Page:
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Top 5 List-Obsessed Books of 2003

5. Naïve. Super, by Erlend Loe, translated from the Norwegian by Tor Ketil Solberg (Canongate). After losing a croquet match, a 25-year-old abandons his university studies and relinquishes his books and television. Housesitting for his brother, he ruminates on time and starts making lists. His lists, whether of people he admires or animals he has seen, help him to communicate with others and recover his lost sense of wonder. He travels from Norway to New York, where he reunites with his brother, and his lists reflect a world beyond his own. Loe’s whimsical and quietly philosophical first novel, a best-seller in Norway for over a year, is a swift but entrancing read.

4. The Thackery T. Lambshead Pocket Guide to Eccentric & Discredited Diseases, edited by Jeff Vandermeer and Mark Roberts (Night Shade Books). Diseases are predicated on lists — of symptoms, of treatments, of cases and histories. No book this year provides a more scrupulous diagnosis of our collective fascination with and fears about medicine than the Lambshead Guide. This “83rd edition” of the mock-historical casebook features maladies incubated in the imaginations of 57 writers, including Michael Moorcock, China Miéville, Alan Moore, Rachel Pollack, Neil Gaiman, Shelley Jackson and L. Timmel Duchamp. There are also “Reminiscences” of Dr. Lambshead’s Zelig-like appearances throughout the 20th century and a history of the Guide’s editions, along with a famous 1977 variant written by one Jorge Luis Borges.

3. The Movies of My Life, by Alberto Fuguet, translated from the Spanish by Ezra E. Fitz (Rayo/HarperCollins). Flying from Santiago to a seismology conference in Tokyo, Beltran Soler encounters a woman who inspires him to compile a list on his layover in his childhood hometown of Los Angeles. Soler, whose favorite book is The Book of Lists, remains in L.A. and recollects his 50 most important movies. His list, incorporating disaster films and ’70s science fiction, frames his experiences growing up in Nixon’s America and Pinochet’s Chile. In Fuguet’s captivating novel, cinema and nostalgia integrate in a single list, and tremors of memory move across shifting fault lines of personal and cultural identity.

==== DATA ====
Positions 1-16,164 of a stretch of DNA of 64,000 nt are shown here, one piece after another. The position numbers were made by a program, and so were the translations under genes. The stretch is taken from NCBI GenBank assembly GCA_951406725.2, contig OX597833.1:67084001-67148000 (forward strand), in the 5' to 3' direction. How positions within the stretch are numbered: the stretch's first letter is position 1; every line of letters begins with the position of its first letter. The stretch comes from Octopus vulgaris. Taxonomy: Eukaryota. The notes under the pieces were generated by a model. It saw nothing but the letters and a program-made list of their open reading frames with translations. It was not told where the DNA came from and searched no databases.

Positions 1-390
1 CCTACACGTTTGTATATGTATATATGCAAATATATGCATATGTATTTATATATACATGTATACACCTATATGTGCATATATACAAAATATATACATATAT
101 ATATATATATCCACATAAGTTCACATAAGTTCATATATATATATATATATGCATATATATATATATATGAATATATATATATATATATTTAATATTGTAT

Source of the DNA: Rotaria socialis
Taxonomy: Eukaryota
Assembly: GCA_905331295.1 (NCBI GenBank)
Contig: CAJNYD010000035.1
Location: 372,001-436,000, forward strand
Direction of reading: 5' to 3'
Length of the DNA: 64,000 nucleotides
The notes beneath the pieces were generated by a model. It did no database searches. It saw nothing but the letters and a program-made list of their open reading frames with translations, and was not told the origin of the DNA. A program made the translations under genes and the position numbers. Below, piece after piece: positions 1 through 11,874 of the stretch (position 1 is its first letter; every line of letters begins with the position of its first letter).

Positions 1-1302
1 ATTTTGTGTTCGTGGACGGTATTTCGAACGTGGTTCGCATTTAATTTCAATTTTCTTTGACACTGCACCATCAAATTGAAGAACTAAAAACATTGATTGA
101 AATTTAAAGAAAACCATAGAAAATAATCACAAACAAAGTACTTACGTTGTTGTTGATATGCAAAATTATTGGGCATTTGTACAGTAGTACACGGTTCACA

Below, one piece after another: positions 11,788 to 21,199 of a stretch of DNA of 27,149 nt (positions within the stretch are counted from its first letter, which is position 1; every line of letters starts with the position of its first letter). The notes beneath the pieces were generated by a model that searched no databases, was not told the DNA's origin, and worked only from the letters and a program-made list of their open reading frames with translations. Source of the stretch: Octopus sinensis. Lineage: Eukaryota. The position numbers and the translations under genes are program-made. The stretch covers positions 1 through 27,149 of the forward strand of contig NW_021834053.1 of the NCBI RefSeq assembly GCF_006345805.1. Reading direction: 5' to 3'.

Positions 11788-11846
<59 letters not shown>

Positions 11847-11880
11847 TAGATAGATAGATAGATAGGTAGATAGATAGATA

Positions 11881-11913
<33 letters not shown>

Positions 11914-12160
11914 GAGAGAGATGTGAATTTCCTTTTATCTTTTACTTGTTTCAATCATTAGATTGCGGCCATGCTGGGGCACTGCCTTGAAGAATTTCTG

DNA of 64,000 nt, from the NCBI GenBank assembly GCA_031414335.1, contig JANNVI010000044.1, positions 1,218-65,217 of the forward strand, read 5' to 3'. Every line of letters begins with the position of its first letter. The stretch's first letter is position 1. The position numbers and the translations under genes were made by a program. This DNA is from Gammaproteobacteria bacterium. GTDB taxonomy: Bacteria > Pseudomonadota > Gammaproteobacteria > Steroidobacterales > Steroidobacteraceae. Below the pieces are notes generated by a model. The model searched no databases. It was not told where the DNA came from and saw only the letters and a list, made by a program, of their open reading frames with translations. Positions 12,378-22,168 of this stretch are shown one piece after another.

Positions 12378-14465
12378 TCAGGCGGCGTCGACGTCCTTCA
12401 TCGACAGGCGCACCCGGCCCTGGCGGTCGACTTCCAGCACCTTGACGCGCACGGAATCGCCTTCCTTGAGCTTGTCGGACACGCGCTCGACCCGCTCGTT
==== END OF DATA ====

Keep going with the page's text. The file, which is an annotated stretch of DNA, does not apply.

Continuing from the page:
2. Words and Music: A History of Pop in the Shape of a City, by Paul Morley (Bloomsbury). The famed New Musical Express critic’s absorbing odyssey through pop music is replete with lists, from his chronology of 20th-century culture to no less than five lists of the 100 greatest albums. After one such litany, Morley elucidates his metaphysics of lists: “This is a list surrounded by other lists leading to other lists, lists that are at the centre of this book, the lists that explain everything by being gateways into worlds of sound, feeling, and information . . .” Nick Hornby’s Songbook traces its author’s story through 31 singles, but think of the CDs that Morley’s motley compendium could generate.

1. Schott’s Original Miscellany, conceived, written and designed by Ben Schott (Bloomsbury). This ubiquitous, stocking-stuffer-size volume is the most list-obsessed book of the year. You could consult the Internet for all these minutiae, but that would miss this digest’s chief virtue — an opportunity to peruse, what we did before “to google” became a verb. There are quotations, conversion tables, sesquipedalian words, holalphabetic sentences, a few drink recipes and, inexplicably, the entire program of Princess Diana’s funeral. From the Scoville Scale for measuring the heat of chiles to the Glasgow Coma Scale for measuring head trauma, from the faces on the Sgt. Pepper cover to the names of Haydn’s symphonies, Schott’s will satisfy any reader.